A: If there is injury to the nose and nasal bleeding, the initial step is first aid. With nasal bleeding one has to sit upright, bending slightly forward and pinch the nose with thumb and index finger. Most of the time bleeding stops with this simple method. If bleeding does not stop you have to go to the hospital emergency department. Even if the bleeding does stop you should visit a doctor with in twenty four hours to rule out septal heamatoma. (Collection of blood around nasal septal cartilage) which needs urgent attention.

If there is no septal heamatoma, your doctor will arrange a follow up visit after a week, when he will ask you about nasal obstruction and change in shape of the nose. If any of these symptoms are present, patient may need a procedure.

In patients who have pain over nasal bridge or nasal obstruction after months of injury, there are chances of non-union of fracture bone or deviated nasal septum. Both of these conditions can only be confirmed on examination. So in this case patient needs to visit an ENT surgeon for diagnosis and further management.

Dr. Ahmed Nawaz


Assistant Professor | Department of E.N.T-Head and Neck Surgery

Liaquat National Hospital & Medical College

Q: I am a gymnast, and go for a work out every day for two hours. Lately, I am suffering from acute cramps in my shoulder muscles and thigh muscles. Please suggest me a specialist doctor for the cure. –Azhar Hamid

A: Gymnasts require great strength, flexibility, endurance and compound skills for which it is essential to develop considerable power in upper extremity and thigh muscles.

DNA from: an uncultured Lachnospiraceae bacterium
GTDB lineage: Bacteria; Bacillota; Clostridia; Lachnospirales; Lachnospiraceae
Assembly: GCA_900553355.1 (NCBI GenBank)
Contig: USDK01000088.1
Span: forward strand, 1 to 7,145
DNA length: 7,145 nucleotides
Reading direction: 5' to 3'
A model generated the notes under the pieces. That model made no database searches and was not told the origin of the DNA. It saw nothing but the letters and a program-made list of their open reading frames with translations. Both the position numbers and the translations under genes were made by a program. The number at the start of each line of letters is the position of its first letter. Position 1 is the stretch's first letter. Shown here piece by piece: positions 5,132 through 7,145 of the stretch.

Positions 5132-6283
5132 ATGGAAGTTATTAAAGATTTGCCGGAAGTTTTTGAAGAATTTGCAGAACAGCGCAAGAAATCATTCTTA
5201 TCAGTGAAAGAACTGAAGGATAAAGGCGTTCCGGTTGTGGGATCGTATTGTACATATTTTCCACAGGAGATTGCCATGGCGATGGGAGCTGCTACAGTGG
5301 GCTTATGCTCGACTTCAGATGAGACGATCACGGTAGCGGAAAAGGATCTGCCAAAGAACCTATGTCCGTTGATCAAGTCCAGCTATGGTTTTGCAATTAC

While injuries are quite common in sports demanding high physical movement, muscle cramps need a deeper examination to identify the underlying problem. In case of even the slightest pain or cramps in the body, it is precautionary to stop extreme physical movements until the cause of the pain is ascertained. Shoulder and thigh are often prone to injuries during gymnastics, the reason being that both are designed for agility which requires extensive movement in multiple directions.

The first step to cure cramps is to get a full assessment by an orthopedic professional who will also identify its cause. For gymnasts, cramps mostly occur due to either a stability or mobility issue. The orthopaedic surgeon will perform a detailed examination including history taking, inquiring about type of pain you are experiencing, physical examination and specific testing to arrive at a definite diagnosis. They can also ask you for radiographic imaging.

In addition to the orthopedician, you can also consult a sports therapist who will help you in achieving an optimal level of physical activity without risking injury to the body. A sports therapist will guide you regarding activities and working out in the gym, and will also offer advice on different methods to alter your skills and training, so that you do not have to leave gymnastics altogether. The sports therapist will combine manual techniques along with an assisted and supervised exercise routine to help you become stronger and pain-free, thus enabling you to continue with gymnastics.

Syed Hasan Abbas Rizvi

Senior Manager & Principal

School of Physical Therapy & Rehabilitation

Liaquat National Hospital & Medical


All the specialists on our experts’ panel are associated with Liaquat National Hospital. Please send your queries at [email protected] or [email protected])

– Khalid Hussain

Cycling your way to fitness